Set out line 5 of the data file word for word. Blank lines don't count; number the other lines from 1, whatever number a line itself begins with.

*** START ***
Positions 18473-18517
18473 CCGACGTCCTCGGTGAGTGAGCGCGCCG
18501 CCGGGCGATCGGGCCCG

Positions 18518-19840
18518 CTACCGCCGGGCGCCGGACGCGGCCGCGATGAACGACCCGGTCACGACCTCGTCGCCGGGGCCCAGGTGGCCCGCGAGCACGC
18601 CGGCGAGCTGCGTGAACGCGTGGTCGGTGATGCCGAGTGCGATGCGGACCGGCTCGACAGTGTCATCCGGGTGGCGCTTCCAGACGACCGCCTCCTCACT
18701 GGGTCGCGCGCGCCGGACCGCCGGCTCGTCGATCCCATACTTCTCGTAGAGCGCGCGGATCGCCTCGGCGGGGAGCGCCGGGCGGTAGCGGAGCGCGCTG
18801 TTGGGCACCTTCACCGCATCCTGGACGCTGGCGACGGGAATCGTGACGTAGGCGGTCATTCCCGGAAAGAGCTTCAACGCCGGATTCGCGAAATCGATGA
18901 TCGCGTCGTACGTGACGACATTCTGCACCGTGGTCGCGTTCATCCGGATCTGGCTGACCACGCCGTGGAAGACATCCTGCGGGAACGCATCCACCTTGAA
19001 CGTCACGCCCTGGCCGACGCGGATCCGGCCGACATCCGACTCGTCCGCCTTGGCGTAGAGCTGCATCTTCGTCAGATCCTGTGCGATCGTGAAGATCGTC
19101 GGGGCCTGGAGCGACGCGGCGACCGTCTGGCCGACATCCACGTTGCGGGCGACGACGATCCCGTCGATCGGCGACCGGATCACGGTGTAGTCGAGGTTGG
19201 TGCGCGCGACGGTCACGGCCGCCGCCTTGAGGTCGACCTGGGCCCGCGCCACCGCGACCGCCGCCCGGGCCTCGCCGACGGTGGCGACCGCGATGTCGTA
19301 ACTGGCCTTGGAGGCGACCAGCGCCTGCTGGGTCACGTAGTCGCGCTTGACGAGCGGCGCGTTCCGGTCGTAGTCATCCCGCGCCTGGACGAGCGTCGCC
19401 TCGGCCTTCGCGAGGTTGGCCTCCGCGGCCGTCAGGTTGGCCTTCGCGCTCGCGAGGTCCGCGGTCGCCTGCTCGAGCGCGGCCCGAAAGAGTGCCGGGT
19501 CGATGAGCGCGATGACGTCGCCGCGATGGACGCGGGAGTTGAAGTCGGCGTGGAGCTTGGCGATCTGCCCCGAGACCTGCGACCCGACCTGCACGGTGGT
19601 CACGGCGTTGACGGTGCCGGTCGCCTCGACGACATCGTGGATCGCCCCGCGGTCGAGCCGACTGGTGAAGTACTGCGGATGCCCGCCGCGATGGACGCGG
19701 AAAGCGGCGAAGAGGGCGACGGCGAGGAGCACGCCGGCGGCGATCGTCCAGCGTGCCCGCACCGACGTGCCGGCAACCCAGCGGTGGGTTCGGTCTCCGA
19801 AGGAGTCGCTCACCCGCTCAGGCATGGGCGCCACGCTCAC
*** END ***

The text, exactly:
18518 CTACCGCCGGGCGCCGGACGCGGCCGCGATGAACGACCCGGTCACGACCTCGTCGCCGGGGCCCAGGTGGCCCGCGAGCACGC